You knew better. You shouldn’t have eaten the greasy fried chicken along with the fried onion rings and spicy dipping sauce at lunch. Eventually it comes back to haunt you in the form of heartburn, acid reflux or GERD. Whichever form it takes, it makes life unpleasant leading to feelings of stress, irritability and pain.
It all begins with the esophagus
The esophagus is a tube about 8-10 inches in length connecting the pharynx to the stomach. Its purpose is to pass food you’ve swallowed to the stomach. Wavelike muscular contractions in the esophagus called peristalsis help move the food towards the stomach. As the food approaches the opening to the stomach, it has to pass through a ring of muscle called the lower esophageal sphincter (LES). Normally the valve of the LES opens inward allowing food into the stomach and will then close tightly so the contents of the stomach don’t backflow up into the esophagus. If the LES doesn’t close properly, contents in the stomach can enter back up into the esophagus. The lining of the esophagus is not protected from the strong acidic contents of the stomach which can cause a burning sensation in your chest.
Heartburn, acid reflux and GERD – how are they different?
Heartburn is a burning sensation felt in the center of your chest near the heart, caused by a backflow of stomach acid into the esophagus. The pain can be mild to severe causing a burning or tightening sensation in the chest and is sometimes mistaken for a heart attack.
Other symptoms experienced might include:
· Sour taste/burning in the mouth
· Coughing, wheezing, sore throat or hoarseness
· Difficulty swallowing
· Burping and indigestion
· Feeling like food you just ate is “stuck” in your throat
· Lying down makes the feeling worse
Heartburn is quite common with more than 60 million Americans experiencing it at least once a month.
Acid Reflux is when the LES muscle is weak and doesn’t close properly, allowing acid from the stomach to move backward into the esophagus. This acid causes a burning sensation which is heartburn.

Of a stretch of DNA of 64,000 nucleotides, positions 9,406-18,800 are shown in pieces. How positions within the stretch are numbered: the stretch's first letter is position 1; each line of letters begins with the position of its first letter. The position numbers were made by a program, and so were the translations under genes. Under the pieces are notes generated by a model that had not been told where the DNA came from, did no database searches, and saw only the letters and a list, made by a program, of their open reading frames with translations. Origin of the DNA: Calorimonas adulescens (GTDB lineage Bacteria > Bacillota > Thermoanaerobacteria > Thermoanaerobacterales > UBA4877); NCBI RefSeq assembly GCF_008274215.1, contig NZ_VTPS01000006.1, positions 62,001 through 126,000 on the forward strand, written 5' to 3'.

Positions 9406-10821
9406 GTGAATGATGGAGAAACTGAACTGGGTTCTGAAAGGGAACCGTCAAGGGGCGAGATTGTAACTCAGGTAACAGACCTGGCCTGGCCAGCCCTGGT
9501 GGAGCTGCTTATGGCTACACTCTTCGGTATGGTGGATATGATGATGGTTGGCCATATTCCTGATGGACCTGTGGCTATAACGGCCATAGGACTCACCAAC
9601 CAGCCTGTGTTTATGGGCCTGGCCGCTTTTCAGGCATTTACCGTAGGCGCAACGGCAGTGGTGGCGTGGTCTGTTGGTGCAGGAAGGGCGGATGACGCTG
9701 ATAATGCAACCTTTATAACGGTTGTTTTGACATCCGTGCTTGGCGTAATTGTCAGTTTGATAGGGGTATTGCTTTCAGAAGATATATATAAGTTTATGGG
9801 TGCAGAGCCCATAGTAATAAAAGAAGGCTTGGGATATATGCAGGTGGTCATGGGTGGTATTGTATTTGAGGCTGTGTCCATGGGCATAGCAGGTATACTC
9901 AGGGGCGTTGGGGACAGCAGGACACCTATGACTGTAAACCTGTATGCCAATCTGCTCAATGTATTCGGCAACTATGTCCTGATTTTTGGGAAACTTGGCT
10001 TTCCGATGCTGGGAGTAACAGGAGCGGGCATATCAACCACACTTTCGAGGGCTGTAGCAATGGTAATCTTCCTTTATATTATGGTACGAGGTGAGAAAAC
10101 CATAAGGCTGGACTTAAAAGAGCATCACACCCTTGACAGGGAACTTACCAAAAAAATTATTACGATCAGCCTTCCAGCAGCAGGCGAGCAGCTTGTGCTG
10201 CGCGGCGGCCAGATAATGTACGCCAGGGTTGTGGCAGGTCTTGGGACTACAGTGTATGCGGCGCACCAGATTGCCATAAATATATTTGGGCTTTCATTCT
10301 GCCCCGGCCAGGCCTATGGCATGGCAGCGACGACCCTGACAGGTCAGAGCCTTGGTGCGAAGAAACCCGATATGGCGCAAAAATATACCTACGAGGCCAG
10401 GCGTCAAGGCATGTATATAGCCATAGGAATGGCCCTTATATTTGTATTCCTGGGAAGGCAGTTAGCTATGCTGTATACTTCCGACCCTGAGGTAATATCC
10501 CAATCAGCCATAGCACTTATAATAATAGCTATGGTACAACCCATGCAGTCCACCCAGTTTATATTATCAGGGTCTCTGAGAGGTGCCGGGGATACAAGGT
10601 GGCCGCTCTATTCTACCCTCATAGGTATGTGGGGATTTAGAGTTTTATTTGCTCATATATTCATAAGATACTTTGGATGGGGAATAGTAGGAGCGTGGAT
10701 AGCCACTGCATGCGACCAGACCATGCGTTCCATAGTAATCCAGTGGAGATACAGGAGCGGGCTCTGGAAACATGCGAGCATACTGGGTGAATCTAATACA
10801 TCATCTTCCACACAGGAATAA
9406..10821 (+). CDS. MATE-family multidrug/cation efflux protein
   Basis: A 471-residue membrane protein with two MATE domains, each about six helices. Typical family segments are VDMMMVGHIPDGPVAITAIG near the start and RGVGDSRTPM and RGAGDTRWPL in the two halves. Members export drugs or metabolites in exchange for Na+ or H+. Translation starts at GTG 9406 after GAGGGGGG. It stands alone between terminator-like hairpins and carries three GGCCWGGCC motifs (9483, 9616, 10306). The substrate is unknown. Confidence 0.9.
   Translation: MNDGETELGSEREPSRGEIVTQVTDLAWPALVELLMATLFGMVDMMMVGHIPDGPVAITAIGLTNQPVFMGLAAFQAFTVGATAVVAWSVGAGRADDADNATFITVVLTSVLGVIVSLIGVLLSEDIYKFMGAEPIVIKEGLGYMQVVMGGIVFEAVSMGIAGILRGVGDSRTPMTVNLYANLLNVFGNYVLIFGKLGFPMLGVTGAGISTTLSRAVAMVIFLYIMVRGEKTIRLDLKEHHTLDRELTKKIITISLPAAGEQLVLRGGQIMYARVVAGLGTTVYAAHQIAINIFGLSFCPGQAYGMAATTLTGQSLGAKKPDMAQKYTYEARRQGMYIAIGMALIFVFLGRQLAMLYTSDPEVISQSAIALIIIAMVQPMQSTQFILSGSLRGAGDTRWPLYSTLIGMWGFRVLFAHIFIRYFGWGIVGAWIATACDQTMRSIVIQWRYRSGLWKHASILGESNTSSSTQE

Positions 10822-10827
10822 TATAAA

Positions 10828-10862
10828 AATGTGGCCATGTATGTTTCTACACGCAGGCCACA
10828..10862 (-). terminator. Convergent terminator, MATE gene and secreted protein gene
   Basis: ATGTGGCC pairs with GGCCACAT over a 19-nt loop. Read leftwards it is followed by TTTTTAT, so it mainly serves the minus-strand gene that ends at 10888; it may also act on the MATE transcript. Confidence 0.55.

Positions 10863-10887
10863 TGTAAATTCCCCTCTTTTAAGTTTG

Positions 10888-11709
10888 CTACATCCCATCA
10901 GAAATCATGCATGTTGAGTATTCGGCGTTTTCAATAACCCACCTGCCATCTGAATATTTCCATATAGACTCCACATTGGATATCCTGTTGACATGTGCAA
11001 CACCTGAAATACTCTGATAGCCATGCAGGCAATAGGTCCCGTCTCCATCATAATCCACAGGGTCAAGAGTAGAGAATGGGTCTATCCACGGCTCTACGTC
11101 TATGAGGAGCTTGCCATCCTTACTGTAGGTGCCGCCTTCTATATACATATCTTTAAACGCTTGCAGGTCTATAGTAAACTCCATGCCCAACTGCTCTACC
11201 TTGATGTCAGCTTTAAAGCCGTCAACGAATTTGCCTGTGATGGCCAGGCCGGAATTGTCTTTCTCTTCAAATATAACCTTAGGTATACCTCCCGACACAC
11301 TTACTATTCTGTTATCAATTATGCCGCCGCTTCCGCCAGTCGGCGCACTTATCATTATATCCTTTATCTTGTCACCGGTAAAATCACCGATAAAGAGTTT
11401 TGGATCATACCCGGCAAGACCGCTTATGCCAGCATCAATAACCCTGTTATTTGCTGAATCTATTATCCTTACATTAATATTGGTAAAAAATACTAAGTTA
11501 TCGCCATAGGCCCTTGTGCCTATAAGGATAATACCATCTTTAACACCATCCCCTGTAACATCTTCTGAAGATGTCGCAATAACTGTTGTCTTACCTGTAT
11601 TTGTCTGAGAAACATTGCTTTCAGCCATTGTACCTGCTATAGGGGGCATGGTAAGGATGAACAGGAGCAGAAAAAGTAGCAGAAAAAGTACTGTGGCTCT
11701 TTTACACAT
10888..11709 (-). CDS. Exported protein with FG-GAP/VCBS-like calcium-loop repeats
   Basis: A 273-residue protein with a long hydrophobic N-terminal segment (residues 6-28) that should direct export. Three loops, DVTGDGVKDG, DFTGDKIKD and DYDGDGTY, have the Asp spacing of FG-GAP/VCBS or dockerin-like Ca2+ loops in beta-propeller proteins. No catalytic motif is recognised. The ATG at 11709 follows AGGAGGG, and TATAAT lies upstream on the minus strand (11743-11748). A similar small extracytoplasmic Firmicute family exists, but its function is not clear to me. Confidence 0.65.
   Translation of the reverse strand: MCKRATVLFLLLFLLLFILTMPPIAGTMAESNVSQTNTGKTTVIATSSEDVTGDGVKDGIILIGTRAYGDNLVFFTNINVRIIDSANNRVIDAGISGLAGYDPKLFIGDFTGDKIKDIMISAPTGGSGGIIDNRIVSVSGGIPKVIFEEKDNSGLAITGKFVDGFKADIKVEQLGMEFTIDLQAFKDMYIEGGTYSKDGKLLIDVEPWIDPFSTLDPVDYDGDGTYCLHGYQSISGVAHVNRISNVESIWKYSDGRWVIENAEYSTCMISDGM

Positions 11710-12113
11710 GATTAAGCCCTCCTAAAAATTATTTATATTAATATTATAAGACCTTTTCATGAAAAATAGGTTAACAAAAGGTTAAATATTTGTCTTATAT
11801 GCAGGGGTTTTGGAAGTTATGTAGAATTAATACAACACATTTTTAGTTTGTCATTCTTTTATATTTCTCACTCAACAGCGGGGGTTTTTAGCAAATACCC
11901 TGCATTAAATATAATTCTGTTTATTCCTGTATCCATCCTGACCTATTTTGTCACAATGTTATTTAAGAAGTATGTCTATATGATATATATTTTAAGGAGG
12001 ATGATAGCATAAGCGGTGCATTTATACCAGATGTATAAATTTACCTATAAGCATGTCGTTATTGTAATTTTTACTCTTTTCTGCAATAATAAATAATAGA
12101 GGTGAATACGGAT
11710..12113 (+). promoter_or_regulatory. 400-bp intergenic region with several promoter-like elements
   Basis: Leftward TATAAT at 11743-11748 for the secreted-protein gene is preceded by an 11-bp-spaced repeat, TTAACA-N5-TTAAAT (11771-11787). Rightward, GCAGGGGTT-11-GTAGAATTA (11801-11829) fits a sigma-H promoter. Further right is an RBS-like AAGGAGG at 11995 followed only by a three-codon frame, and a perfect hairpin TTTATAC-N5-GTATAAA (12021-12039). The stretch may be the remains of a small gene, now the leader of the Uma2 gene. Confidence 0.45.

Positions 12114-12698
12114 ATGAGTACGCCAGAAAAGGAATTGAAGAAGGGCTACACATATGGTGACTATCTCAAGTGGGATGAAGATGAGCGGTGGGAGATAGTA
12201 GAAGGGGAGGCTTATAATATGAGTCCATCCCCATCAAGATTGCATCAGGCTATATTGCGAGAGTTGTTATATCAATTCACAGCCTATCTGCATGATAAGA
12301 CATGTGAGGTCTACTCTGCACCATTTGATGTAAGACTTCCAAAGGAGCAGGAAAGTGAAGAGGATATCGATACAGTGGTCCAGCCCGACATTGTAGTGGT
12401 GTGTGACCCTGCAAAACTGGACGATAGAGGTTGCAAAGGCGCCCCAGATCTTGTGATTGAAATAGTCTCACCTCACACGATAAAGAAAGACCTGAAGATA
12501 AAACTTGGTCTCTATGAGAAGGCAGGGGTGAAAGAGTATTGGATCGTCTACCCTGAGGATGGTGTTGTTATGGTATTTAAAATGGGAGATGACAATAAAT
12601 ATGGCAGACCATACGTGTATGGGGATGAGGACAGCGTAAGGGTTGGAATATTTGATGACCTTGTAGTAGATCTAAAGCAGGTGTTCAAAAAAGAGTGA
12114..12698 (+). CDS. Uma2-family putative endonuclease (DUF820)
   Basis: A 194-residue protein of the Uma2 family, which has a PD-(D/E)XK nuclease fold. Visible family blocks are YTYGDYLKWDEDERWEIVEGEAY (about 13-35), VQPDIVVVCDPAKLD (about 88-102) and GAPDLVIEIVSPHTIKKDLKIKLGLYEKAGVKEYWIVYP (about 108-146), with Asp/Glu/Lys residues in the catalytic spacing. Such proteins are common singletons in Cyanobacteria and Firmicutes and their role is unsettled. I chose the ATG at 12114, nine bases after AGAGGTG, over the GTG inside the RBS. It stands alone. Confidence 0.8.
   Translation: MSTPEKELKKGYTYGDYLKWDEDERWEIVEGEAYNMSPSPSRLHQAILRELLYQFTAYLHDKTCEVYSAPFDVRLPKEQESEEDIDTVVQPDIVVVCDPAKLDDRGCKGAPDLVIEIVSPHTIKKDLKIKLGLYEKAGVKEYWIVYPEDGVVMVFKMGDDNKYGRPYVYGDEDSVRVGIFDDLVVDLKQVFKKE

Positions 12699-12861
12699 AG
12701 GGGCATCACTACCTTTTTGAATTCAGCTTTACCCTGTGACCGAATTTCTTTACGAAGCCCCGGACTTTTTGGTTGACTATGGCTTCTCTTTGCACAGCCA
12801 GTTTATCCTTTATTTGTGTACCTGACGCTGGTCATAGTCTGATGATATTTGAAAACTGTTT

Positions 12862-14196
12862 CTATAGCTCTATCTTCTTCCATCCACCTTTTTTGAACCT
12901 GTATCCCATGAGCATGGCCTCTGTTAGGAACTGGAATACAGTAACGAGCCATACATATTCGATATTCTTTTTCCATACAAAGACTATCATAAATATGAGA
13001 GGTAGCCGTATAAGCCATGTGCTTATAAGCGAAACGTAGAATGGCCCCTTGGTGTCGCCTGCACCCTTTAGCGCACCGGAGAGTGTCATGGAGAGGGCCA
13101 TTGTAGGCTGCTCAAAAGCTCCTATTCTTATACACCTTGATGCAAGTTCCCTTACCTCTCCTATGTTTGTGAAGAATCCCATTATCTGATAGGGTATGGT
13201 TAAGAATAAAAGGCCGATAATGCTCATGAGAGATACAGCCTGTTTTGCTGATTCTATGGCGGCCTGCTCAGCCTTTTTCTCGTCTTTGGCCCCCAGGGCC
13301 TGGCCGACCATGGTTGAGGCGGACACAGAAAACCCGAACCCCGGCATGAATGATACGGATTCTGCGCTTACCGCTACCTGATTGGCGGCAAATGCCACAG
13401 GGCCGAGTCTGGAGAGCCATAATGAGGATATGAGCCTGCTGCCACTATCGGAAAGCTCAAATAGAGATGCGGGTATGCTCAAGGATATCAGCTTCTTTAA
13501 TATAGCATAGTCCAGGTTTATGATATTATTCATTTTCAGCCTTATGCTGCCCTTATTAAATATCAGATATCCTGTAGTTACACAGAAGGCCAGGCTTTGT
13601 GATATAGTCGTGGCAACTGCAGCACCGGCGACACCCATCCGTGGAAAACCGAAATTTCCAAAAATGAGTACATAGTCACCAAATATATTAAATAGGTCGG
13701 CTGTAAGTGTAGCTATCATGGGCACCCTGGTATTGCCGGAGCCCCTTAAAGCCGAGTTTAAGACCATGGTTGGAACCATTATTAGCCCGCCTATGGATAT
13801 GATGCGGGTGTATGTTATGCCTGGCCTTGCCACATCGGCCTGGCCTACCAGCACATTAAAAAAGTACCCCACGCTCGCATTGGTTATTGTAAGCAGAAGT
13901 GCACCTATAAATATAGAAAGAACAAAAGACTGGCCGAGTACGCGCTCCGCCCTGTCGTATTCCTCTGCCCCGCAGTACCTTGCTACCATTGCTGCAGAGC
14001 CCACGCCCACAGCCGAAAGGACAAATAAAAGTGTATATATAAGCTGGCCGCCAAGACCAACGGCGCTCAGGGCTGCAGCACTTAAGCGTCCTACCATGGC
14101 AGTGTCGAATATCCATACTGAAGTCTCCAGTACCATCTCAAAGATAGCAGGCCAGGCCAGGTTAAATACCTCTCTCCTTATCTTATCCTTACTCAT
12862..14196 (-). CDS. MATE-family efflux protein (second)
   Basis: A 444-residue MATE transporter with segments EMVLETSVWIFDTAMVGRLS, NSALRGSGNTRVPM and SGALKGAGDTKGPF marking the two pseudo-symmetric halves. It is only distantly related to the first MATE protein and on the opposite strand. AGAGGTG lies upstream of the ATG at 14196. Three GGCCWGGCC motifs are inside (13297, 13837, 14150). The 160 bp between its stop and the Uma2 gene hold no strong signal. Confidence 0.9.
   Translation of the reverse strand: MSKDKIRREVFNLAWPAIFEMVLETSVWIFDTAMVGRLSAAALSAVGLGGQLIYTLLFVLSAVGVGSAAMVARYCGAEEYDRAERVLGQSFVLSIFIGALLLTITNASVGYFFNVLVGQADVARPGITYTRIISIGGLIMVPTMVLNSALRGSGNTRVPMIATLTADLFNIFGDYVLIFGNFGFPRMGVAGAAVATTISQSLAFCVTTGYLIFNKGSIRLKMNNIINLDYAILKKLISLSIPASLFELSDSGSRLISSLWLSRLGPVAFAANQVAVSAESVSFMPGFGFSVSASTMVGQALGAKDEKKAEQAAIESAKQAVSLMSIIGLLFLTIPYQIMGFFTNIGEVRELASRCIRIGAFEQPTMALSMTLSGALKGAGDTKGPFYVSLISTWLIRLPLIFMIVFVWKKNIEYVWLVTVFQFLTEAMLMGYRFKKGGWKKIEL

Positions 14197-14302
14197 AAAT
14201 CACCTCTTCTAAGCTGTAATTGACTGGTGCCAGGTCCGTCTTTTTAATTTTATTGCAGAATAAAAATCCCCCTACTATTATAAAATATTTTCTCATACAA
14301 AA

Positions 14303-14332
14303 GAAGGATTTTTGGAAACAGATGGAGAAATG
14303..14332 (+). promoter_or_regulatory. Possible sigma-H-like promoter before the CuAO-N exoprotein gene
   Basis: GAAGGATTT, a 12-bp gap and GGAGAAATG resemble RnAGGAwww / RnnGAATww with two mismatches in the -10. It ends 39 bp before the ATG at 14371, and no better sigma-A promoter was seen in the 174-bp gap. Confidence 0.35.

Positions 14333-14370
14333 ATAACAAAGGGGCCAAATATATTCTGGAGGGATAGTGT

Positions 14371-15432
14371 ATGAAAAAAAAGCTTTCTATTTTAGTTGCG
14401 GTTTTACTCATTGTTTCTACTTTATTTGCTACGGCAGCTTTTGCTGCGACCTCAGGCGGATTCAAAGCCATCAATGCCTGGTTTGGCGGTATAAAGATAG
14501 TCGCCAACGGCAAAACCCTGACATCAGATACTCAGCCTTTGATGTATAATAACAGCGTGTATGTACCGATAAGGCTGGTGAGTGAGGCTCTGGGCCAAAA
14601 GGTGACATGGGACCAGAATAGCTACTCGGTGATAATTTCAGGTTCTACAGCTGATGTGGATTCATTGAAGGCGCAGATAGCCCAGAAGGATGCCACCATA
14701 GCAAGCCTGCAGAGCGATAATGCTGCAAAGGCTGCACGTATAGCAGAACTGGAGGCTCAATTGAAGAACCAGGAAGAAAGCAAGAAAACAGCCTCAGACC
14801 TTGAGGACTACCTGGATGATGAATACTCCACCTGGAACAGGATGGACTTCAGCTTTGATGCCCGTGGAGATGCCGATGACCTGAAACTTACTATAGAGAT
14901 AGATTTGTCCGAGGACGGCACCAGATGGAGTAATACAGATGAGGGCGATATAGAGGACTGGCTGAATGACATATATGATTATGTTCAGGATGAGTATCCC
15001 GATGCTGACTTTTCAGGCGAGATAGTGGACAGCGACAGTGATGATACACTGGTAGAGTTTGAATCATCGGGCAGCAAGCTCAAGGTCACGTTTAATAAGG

GERD or gastroesophageal reflux disease is a chronic form of acid reflux. If you experience acid reflux more than twice a week or have swelling in the esophagus and the pain in not relieved by antacids or other over-the-counter medication, it is diagnosed as GERD. If GERD is left untreated, acid from the stomach can damage the lining of the esophagus causing bleeding, ulcers and scarring. Another consequence of GERD is Barrett’s esophagus which is caused by frequent exposure of cells lining the esophagus to acid from the stomach causing changes to the cells increasing the risk of esophageal cancer.
Avoid the “burn” with these dietary and lifestyle modifications
· Avoid large meals – When you eat a lot of food at one time, it increases the likelihood of reflux.
· Reduce total fat intake – Fried foods and foods high in fat can weaken the LES muscle in addition to staying too long in the stomach as they take longer to digest.
· Certain foods and beverages can weaken the LES muscle –
*Chocolate – It contains methylxanthine which can cause relaxation of smooth muscle reducing LES pressure.
*Coffee- Either with or without caffeine, it may promote GERD but this depends on individual tolerance. It can also increase the acid content in the stomach.
*Peppermint, spicy foods. carbonated beverages, citrus juices and tomato products – These substances may weaken the LES muscle and may irritate a damaged esophageal lining but again, depends on individual tolerance. They can also increase acid content in the stomach.
· Chew non-mint gum – This increases saliva production, increases peristalsis helping to move the stomach contents into the small intestine more quickly and decreases acid in the esophagus.
· At the end of a meal, drink a small glass of water. This washes down and dilutes stomach acid that could backflow into the esophagus.
· Drink beverages that don’t promote heartburn – water, mineral water, noncitrus juice, decaffeinated tea, and nonfat or lowfat milk.
· Increase fiber – The more fiber you eat, the less likely you’ll experience heartburn. Include more fruit, vegetables, whole grains, beans, nuts and seeds.
Other nondietary modifications to try:
· Lose weight if overweight – Excess weight can press against the stomach and increase the pressure going up toward the LES.
· Avoid wearing clothing fitting tightly around the abdominal area.
· Don’t smoke – This can increase the amount of acid secreted by the stomach and interfere with the function of muscles helping keep acid down.
· Stay upright for at least 2 hours after eating – Lying down can lead to the stomach contents splashing up toward the LES. Let gravity pull the stomach contents towards the bottom of the stomach.
· Avoid exercise for at least 2 hours after eating – Exercise can jostle stomach contents making heartburn worse.
· Avoid eating 3 hours before bedtime and elevating the head of your bed 6-8 inches by putting blocks of wood or bricks under the bedposts may prevent heartburn. Simply stacking extra pillows under your upper body will probably not get quite the same effect.
Paying attention to your body and how it feels after you eat can help you be aware of any symptoms of these conditions. Try dietary or lifestyle treatments first to see if they relieve the symptoms but if they don’t, seek help from your physician to avoid more serious complications.